Robert Merrill (June 4, 1917 – October 23, 2004) was an American operatic baritone. While there has been dispute regarding his birth year (some[who?] claim he was born in 1919), the Social Security Death Index, his family, and his gravestone state that he was born in 1917.
Merrill was born Morris (Moishe) Miller in the Williamsburg section of Brooklyn, New York, to tailor Abraham Miller, originally Milstein, and his wife Lillian, née Balaban, immigrants from Warsaw, Poland. Lillian claimed to have had an operatic and concert career in Poland (a fact denied by her son in his biographies) and encouraged her son to have early voice training: he had a tendency to stutter, which disappeared when singing. Merrill was inspired to pursue professional singing lessons when he saw the baritone Richard Bonelli singing Count Di Luna in a performance of Il Trovatore at the Metropolitan Opera, and paid for them with money earned as a semi-professional pitcher.
In his early radio appearances as a crooner he was sometimes billed as Merrill Miller. While singing at bar mitzvahs and weddings and Borscht Belt resorts, he met an agent, Moe Gale, who found him work at Radio City Music Hall and with the NBC Symphony Orchestra, conducted by Arturo Toscanini. With Toscanini conducting, he eventually sang in two of the famous maestro’s NBC broadcasts of famous operas, La traviata (with Licia Albanese, in 1946), and Un ballo in maschera (with Herva Nelli, in 1954). Both of those broadcasts were eventually released on both LP and CD.
Merrill’s 1944 operatic debut was in Verdi’s Aida at Newark, New Jersey, with the famous tenor Giovanni Martinelli, then in the later stages of his long operatic career. Merrill, who had continued his vocal studies under Samuel Margolis made his debut at the Metropolitan Opera in 1945, as Germont in La Traviata. Also in 1945, Robert Merrill recorded a 78rpm record set with Jeanette MacDonald featuring selections from the operetta Up In Central Park; MacDonald and Merrill did two duets together on this album. In 1952, his role in the musical comedy film Aaron Slick from Punkin Crick led to conflict with Sir Rudolf Bing and a brief departure from the Met in 1951. Merrill sang many different baritone roles, becoming, after the on-stage death of Leonard Warren in 1960, the Met’s principal baritone. In the late 1950s and early 1960s he appeared under the direction of Alfredo Antonini in performances of arias from the Italian operatic repertoire for the open air Italian Night concert series at Lewisohn Stadium in New York City.    . He was described by Time as “one of the Met’s best baritones”. The tenor-baritone duet “Au fond du temple saint” from the opera The Pearl Fishers by Georges Bizet, which he recorded with Jussi Björling, was always top of listener’s polls for the BBC’s Your Hundred Best Tunes. It was also No 1. in ABC’s “The Classic 100 Opera”, a poll in which Australians voted for the one moment in opera they could not live without. It is regarded as one of the most perfect tenor/baritone performances of all time. Merrill also continued to perform on radio and television, in nightclubs and recitals. In 1973, Merrill teamed up with Richard Tucker to present a concert at Carnegie Hall–a first for the two “vocal supermen” (as one critic dubbed them), and a first “for the demanding New York public and crtics” Merrill recalled. The event marked a precedent that would lead eventually to the “Three Tenors” concerts many years later. Merrill retired from the Met in 1976. For many years, he led services, often in Borscht Belt hotels, on Rosh Hashana and Yom Kippur.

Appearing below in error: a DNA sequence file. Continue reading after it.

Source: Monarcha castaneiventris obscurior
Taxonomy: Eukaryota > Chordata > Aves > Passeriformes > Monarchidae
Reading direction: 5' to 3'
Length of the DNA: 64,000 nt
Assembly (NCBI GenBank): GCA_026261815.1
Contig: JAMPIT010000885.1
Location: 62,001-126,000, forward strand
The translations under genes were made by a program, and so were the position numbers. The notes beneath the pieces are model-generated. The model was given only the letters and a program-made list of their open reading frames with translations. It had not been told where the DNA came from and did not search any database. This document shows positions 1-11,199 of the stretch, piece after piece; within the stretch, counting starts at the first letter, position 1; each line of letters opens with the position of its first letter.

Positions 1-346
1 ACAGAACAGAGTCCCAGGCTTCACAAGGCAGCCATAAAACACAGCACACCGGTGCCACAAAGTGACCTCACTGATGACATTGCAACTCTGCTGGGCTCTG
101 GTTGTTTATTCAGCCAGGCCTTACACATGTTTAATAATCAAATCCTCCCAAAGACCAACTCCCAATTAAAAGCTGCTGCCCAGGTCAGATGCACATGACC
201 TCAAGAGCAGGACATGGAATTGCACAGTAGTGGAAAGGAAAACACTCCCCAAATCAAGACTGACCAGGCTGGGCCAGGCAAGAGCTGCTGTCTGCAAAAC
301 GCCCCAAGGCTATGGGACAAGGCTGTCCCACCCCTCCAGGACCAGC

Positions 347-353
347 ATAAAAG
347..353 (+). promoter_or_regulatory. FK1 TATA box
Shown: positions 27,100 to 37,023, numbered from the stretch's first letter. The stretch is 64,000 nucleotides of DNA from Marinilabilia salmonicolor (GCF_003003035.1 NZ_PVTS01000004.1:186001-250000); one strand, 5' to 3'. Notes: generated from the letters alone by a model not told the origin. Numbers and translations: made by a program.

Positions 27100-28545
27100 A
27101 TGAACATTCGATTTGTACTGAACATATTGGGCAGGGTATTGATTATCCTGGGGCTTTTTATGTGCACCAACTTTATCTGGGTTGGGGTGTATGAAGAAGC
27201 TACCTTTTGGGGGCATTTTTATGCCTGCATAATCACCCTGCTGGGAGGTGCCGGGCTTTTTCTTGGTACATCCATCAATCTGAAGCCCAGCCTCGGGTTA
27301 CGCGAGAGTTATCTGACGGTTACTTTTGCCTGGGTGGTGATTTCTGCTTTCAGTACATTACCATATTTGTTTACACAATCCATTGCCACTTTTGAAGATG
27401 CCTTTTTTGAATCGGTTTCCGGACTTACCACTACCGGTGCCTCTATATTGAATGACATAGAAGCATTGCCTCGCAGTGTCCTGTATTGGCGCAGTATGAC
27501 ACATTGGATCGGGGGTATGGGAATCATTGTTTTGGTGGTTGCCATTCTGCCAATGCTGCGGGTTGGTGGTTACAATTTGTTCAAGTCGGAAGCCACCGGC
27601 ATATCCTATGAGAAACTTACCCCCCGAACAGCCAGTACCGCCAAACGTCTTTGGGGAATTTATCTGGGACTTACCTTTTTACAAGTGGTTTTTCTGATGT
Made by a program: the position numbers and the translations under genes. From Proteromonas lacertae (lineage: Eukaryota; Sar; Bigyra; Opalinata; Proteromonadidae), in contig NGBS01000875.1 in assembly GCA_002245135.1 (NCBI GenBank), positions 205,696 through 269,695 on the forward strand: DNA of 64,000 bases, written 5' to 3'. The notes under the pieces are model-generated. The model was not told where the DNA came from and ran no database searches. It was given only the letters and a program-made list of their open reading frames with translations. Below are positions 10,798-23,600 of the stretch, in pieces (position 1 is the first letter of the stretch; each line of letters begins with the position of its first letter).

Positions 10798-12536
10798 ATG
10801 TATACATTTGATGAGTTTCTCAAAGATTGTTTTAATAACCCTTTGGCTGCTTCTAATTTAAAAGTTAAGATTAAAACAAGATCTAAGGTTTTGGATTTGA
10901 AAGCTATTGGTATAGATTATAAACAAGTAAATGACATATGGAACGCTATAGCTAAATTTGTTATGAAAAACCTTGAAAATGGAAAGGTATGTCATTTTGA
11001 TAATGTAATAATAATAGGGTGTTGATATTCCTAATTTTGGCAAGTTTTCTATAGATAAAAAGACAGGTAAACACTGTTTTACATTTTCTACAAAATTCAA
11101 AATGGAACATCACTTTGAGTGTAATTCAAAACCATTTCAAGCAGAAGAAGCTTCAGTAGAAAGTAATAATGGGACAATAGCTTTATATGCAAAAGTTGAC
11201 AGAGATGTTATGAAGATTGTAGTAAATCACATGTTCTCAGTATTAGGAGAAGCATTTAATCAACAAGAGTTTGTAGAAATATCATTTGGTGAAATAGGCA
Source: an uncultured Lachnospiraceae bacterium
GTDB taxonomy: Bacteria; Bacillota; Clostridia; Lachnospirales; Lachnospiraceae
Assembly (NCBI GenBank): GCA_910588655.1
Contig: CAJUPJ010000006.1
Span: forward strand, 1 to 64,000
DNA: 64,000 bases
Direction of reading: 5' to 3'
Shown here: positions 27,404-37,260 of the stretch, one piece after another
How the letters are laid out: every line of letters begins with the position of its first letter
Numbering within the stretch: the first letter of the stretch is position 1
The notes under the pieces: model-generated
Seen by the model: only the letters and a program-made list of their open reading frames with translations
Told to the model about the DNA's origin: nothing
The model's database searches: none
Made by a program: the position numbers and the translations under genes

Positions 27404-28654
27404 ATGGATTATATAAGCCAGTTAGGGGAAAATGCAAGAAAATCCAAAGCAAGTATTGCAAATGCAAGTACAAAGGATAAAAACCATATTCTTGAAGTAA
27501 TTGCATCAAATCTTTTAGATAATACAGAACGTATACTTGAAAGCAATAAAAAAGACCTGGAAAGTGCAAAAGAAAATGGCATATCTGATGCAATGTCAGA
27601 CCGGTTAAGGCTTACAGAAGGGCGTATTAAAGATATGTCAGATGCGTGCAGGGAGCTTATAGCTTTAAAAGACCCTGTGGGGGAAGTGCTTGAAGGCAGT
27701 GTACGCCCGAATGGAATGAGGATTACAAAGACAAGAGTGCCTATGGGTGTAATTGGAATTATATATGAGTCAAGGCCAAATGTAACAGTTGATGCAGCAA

In honor of Merrill’s vast influence on American vocal music, on February 16, 1981 he was awarded the prestigious University of Pennsylvania Glee Club Award of Merit. Beginning in 1964, this award “established to bring a declaration of appreciation to an individual each year that has made a significant contribution to the world of music and helped to create a climate in which our talents may find valid expression.”
In 1996, at a reception at Lincoln Center, Merrill was presented with The Lawrence Tibbett Award from the AGMA Relief Fund, honoring his fifty years of professional achievement and dedication to colleagues. (The AGMA Relief Fund, award sponsor, provides financial assitance and support services to classical performing artists in need.)
Relatively late in his singing career, Merrill also became known for singing “The Star-Spangled Banner” at Yankee Stadium. He first sang the national anthem to open the 1969 baseball season, and it became a tradition for the Yankees to bring him back each year on Opening Day and special occasions. He sang at various Old Timer’s Days (wearing his own pinstriped Yankee uniform with the number “1 1/2” on the back) and the emotional pre-game ceremony for Thurman Munson at Yankee Stadium on August 3, 1979, the day after the catcher’s death in a plane crash. A recorded Merrill version is sometimes used at Yankee Stadium today. He preferred a traditional approach to the song devoid of additional ornamentation, as he explained to Newsday in 2000, “When you sing the anthem, there’s a legitimacy to it. I’m extremely bothered by these different interpretations of it.” Merrill appeared as himself in a cameo role, singing the national anthem, in the 2003 film Anger Management. Merrill joked that an entire generation of people know him as “The ‘Say-Can-You-See’ guy!” (Agmazine, April 1996).
Merrill received the National Medal of Arts in 1993.